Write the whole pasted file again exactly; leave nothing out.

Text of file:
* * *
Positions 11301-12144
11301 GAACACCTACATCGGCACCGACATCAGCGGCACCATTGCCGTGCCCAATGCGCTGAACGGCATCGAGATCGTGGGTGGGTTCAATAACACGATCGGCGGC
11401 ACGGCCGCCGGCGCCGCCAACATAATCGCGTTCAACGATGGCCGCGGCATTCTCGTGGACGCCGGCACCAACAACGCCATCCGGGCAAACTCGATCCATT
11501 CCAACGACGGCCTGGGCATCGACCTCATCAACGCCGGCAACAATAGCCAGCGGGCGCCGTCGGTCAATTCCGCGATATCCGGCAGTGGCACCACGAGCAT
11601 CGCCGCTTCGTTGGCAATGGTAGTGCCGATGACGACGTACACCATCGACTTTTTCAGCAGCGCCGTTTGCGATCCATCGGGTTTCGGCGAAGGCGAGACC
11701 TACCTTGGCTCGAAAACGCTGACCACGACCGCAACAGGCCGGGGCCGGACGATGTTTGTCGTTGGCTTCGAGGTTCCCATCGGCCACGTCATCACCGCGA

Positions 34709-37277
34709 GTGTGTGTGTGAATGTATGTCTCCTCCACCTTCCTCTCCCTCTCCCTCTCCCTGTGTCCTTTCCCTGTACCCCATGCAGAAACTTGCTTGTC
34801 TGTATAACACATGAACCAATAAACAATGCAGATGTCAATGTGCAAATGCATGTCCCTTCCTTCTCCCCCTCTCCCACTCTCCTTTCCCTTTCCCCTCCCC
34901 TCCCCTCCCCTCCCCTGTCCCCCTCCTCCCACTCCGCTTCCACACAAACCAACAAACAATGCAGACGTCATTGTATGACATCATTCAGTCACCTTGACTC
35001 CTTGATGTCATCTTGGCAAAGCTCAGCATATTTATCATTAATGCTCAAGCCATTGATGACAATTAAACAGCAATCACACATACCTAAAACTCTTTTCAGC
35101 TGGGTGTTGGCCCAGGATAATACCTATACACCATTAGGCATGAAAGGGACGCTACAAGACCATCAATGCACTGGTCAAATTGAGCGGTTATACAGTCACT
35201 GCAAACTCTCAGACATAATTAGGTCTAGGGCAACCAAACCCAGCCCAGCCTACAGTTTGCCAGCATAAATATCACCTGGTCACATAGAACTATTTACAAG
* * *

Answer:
Positions 11301-12144
11301 GAACACCTACATCGGCACCGACATCAGCGGCACCATTGCCGTGCCCAATGCGCTGAACGGCATCGAGATCGTGGGTGGGTTCAATAACACGATCGGCGGC
11401 ACGGCCGCCGGCGCCGCCAACATAATCGCGTTCAACGATGGCCGCGGCATTCTCGTGGACGCCGGCACCAACAACGCCATCCGGGCAAACTCGATCCATT
11501 CCAACGACGGCCTGGGCATCGACCTCATCAACGCCGGCAACAATAGCCAGCGGGCGCCGTCGGTCAATTCCGCGATATCCGGCAGTGGCACCACGAGCAT
11601 CGCCGCTTCGTTGGCAATGGTAGTGCCGATGACGACGTACACCATCGACTTTTTCAGCAGCGCCGTTTGCGATCCATCGGGTTTCGGCGAAGGCGAGACC
11701 TACCTTGGCTCGAAAACGCTGACCACGACCGCAACAGGCCGGGGCCGGACGATGTTTGTCGTTGGCTTCGAGGTTCCCATCGGCCACGTCATCACCGCGA

Positions 34709-37277
34709 GTGTGTGTGTGAATGTATGTCTCCTCCACCTTCCTCTCCCTCTCCCTCTCCCTGTGTCCTTTCCCTGTACCCCATGCAGAAACTTGCTTGTC
34801 TGTATAACACATGAACCAATAAACAATGCAGATGTCAATGTGCAAATGCATGTCCCTTCCTTCTCCCCCTCTCCCACTCTCCTTTCCCTTTCCCCTCCCC
34901 TCCCCTCCCCTCCCCTGTCCCCCTCCTCCCACTCCGCTTCCACACAAACCAACAAACAATGCAGACGTCATTGTATGACATCATTCAGTCACCTTGACTC
35001 CTTGATGTCATCTTGGCAAAGCTCAGCATATTTATCATTAATGCTCAAGCCATTGATGACAATTAAACAGCAATCACACATACCTAAAACTCTTTTCAGC
35101 TGGGTGTTGGCCCAGGATAATACCTATACACCATTAGGCATGAAAGGGACGCTACAAGACCATCAATGCACTGGTCAAATTGAGCGGTTATACAGTCACT
35201 GCAAACTCTCAGACATAATTAGGTCTAGGGCAACCAAACCCAGCCCAGCCTACAGTTTGCCAGCATAAATATCACCTGGTCACATAGAACTATTTACAAG